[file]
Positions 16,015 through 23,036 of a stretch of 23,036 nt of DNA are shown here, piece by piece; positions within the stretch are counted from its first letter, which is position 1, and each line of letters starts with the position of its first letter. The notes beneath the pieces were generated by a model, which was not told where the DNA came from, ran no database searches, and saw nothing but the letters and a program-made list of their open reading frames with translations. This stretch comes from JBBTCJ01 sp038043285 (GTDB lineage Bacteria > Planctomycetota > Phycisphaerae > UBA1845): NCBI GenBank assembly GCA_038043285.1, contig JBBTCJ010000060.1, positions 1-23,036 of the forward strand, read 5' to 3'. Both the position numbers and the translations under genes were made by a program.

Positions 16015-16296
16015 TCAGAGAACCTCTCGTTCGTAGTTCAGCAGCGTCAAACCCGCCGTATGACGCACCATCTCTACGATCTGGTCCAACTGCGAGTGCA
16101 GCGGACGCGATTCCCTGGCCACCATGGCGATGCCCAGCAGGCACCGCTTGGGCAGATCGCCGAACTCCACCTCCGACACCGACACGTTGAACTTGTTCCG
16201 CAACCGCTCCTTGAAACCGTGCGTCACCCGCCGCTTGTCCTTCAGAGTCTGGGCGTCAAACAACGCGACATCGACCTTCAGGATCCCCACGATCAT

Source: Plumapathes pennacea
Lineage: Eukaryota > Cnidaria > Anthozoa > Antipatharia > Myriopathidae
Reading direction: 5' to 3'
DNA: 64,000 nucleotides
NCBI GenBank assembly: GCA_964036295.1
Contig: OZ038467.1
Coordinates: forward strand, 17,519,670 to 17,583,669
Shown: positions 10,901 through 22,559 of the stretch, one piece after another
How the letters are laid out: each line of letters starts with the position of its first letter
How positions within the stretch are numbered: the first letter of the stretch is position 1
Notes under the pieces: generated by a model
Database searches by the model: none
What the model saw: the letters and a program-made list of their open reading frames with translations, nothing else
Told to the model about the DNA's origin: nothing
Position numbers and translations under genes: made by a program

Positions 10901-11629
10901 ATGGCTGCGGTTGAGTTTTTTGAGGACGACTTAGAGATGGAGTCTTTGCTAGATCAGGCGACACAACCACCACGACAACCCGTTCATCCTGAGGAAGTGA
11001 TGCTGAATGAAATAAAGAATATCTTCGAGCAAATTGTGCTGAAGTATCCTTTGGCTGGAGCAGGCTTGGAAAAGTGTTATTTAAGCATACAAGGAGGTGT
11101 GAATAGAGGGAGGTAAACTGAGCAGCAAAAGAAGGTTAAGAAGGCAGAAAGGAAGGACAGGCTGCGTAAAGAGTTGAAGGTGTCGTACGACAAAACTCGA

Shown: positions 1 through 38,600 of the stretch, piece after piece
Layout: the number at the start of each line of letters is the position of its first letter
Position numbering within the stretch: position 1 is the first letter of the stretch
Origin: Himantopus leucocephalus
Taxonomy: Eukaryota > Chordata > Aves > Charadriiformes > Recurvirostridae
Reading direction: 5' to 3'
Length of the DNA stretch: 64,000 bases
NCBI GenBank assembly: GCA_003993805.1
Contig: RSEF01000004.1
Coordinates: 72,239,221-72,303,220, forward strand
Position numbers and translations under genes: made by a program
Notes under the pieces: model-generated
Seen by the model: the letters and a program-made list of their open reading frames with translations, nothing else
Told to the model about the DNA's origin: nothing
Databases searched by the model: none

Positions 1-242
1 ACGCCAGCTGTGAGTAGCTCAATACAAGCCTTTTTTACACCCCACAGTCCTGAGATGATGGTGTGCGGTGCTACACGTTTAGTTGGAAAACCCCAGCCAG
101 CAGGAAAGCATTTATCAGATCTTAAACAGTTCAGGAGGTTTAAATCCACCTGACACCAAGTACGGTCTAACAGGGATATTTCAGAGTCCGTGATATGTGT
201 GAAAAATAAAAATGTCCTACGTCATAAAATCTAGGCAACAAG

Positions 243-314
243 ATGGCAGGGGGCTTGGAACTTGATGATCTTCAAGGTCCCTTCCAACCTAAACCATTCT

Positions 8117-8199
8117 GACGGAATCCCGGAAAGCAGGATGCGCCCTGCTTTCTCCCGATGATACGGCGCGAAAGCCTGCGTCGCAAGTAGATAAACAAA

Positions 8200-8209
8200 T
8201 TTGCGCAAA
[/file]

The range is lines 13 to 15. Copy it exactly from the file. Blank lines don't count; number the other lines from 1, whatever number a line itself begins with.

Shown: positions 10,901 through 22,559 of the stretch, one piece after another
How the letters are laid out: each line of letters starts with the position of its first letter
How positions within the stretch are numbered: the first letter of the stretch is position 1